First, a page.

I’ve been called “grandma” on occasion by strangers. Not a lot, but it has happened. We live in New York City, where most people don’t really notice—or at least comment. New Yorkers tend to keep to themselves. On the playground, I think I’ve been mistaken for a nanny a few times. But I try not to take offense. I mean, I AM old enough to be a grandmother.
I’ve become friends with two mothers who were also a bit older when they had their sons, but both of them moved out of the NYC area. I miss them both every day. Dave and I realize that we have to put ourselves out there more and bond with other parents, but our circumstances have made it tougher. We just started at a new preschool and there are some lovely parents who are also trying to make connections for the sake of their kids. Some are even slightly older.
Did you go back to work or are you home with your son? Was that a difficult choice?
I stayed at home until he was four months old, and then went back to work. Dave stayed home for the next month. Then I decided I wanted to be at home with our son until he was at least three. There is no easy answer for me about which is more difficult. It’s equally difficult to be a working parent and a stay-at-home parent, just for different reasons. Childcare is ridiculously expensive, and I’m always anxious and nervous while he’s at daycare or preschool. But staying at home is just not right for him or us. I was getting impatient with him, and I know he’s much better off among other children during the day. I admire women who go back to work and manage to have big careers and be great moms, too. I also think women who stay at home and love it and make it work for their children are amazing, too.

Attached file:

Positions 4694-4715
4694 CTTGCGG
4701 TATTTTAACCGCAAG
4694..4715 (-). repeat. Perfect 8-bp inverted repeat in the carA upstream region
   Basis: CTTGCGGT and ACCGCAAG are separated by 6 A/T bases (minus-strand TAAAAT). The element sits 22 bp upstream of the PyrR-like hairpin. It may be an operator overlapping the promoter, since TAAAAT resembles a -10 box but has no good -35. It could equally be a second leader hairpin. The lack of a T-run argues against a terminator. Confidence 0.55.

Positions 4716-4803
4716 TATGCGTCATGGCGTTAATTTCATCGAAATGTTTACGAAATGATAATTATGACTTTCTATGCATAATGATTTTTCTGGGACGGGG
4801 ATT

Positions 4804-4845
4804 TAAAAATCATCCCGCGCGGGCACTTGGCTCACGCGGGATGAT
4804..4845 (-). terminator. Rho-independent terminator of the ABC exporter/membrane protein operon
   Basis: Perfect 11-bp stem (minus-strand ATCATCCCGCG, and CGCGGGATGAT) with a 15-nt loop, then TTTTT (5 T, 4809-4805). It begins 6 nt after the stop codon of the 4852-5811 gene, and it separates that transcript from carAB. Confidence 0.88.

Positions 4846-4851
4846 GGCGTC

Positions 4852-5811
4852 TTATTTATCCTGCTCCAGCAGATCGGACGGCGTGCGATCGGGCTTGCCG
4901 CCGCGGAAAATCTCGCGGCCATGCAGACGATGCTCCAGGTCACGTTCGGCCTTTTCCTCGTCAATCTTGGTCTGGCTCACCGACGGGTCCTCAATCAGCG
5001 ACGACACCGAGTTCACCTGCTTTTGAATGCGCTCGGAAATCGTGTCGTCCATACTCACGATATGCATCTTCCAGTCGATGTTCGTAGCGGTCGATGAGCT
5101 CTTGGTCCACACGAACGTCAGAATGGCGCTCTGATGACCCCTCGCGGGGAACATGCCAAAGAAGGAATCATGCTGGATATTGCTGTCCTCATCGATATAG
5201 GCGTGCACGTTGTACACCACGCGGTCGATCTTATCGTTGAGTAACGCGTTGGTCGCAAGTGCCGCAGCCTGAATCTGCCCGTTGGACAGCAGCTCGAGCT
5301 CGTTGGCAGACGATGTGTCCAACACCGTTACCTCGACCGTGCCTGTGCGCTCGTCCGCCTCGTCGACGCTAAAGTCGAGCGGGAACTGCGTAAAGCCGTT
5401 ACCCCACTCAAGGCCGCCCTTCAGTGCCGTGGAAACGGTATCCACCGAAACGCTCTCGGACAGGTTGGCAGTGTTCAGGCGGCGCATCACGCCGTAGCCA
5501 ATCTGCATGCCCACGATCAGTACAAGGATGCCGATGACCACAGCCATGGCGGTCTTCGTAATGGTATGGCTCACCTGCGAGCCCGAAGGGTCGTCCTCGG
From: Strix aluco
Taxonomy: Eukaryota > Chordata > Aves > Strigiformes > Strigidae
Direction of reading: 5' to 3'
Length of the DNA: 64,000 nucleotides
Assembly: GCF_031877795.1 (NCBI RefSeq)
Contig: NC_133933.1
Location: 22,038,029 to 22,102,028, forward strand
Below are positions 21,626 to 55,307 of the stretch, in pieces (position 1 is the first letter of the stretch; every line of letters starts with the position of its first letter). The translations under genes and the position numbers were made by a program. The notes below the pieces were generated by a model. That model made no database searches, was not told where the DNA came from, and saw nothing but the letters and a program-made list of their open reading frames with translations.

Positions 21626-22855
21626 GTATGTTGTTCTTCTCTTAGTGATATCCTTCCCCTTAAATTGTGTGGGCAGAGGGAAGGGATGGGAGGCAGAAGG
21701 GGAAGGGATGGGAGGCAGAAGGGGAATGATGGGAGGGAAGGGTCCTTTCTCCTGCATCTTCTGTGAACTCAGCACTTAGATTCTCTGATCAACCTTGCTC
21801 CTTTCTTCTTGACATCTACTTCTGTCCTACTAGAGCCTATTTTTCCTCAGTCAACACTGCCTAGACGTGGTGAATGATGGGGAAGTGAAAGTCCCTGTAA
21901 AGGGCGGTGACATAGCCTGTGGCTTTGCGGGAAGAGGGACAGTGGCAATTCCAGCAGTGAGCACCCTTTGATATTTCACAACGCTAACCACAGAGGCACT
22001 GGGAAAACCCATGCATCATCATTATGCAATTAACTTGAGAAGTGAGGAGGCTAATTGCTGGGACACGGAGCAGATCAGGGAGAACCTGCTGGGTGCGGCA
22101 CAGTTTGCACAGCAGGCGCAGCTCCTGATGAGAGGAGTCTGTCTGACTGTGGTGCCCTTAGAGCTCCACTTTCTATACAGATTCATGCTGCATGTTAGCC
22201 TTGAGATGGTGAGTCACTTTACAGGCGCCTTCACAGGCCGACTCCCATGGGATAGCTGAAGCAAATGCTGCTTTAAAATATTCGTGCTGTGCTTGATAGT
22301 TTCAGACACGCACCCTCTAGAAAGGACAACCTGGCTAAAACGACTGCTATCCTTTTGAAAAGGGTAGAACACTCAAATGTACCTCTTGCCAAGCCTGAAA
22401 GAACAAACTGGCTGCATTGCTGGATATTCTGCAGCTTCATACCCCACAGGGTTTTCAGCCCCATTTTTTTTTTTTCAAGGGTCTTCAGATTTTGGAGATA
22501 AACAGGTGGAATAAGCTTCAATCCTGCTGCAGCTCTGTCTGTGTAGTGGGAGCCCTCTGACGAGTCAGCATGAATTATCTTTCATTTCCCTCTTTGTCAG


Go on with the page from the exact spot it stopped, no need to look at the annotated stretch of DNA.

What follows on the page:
Of course, I fully realize that I’m one of the very few lucky mothers who had a choice. Most parents don’t. It’s either work or starve, and in the case of all too many families out there, sometimes it’s work full time and still be too close to starving.
What kind of dad is Dave?
The best! He could write a book about it. In fact, he has written a couple of books—not about fatherhood, but there’s a thought. He’s much more patient than I am with the little guy. He’s every bit as involved and engaged in parenthood as I am. He took on an awful commute for almost two years so that we could sublet and move; this way, we could afford for me to stay at home. He’s the “good cop.” He has the stamina that I don’t. He had a wonderful role model in his father, and he’s done him proud.
What did you learn about yourself through this process?
I’m terrified of doctors and medical procedures in general. During treatment, I had 112 doctor’s appointments, blood tests, check-ups, and sonograms. I think I probably had 50 blood draws! I was terrified at every step of the pre-IVF testing, which was extensive. I worried that I would fail a test and be rejected from the program.
I learned that I’m a lot stronger than I ever knew and that I’m a really “easy stick,” which is medical-speak for someone who has gigantic veins!